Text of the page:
Successful real-time simulations of new cross-border airspace design

Dutch-German airspace

- Germany

The civil air navigation service providers from Germany DFS, the Dutch LVNL and EUROCONTROL’s Maastricht UAC together with their military colleagues from the Dutch and German air forces, successfully executed a real-time simulation of an improved airspace structure at the Dutch-German border. This large-scale simulation took place during a two-week session held at EUROCONTROL’s premises in Brétigny, France. The main objective was to validate the feasibility of a new common airspace structure containing a common military training area and new civil routes. More than 40 air traffic controllers from the different civil and military control units concluded that the new airspace design structure can be implemented. In the coming months, final adaptations and changes will be made to ensure its realisation in autumn 2015.

The airspace at the Dutch-German border is one of the most congested air traffic areas in Europe. Today this area has to accommodate major European air traffic flows from the North Sea to the southeast and from France to Scandinavia, and vice versa. In addition, military training activity for the Dutch and German Air Forces has to be accommodated. In a two step approach, FABEC has developed a solution which will improve both safety, capacity and flight-efficiency on the civil side and mission effectiveness on the military side. To realise the large-scale changes needed, FABEC has set up the two-step project CBA Land/Central West.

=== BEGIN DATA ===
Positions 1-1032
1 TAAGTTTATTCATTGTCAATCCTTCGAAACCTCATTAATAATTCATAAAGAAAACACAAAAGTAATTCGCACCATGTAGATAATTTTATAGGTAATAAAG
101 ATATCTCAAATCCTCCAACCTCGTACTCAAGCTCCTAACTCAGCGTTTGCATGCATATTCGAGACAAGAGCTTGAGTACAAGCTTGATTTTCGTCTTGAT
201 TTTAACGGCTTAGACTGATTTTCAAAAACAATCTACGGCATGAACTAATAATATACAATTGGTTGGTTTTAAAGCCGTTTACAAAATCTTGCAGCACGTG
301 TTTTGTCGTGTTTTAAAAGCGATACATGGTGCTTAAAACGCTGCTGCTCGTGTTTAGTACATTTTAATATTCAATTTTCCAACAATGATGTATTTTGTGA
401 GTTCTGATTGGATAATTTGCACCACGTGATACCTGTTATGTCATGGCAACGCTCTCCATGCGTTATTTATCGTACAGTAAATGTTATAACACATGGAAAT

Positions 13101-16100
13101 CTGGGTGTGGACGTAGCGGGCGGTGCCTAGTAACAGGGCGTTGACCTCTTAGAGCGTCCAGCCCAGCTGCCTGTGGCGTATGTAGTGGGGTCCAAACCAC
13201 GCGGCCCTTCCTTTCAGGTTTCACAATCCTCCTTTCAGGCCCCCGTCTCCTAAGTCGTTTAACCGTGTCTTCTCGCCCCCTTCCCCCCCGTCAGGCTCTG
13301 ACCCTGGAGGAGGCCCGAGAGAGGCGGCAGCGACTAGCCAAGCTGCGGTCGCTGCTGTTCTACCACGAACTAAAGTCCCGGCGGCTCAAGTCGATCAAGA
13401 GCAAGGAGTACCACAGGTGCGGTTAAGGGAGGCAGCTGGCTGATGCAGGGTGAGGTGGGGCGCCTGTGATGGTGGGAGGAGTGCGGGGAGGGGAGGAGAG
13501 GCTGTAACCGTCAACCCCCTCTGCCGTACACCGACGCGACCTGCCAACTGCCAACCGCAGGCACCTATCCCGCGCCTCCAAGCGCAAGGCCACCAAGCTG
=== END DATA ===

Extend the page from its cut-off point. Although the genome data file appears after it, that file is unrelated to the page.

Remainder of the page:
As a first step, existing military training areas will be reshaped and combined in one common military cross-border training area, called Cross-border Area Land or CBA Land. In parallel, the civil route structure at the northern part of the Dutch-German border will be improved. Based on the positive result of the recent real-time simulation, the implementation in autumn 2015 was confirmed. As a second step (autumn 2016), a military training area close to Eindhoven will be closed to allow more direct flows from Amsterdam to Frankfurt as well as to the eastern part of Europe.




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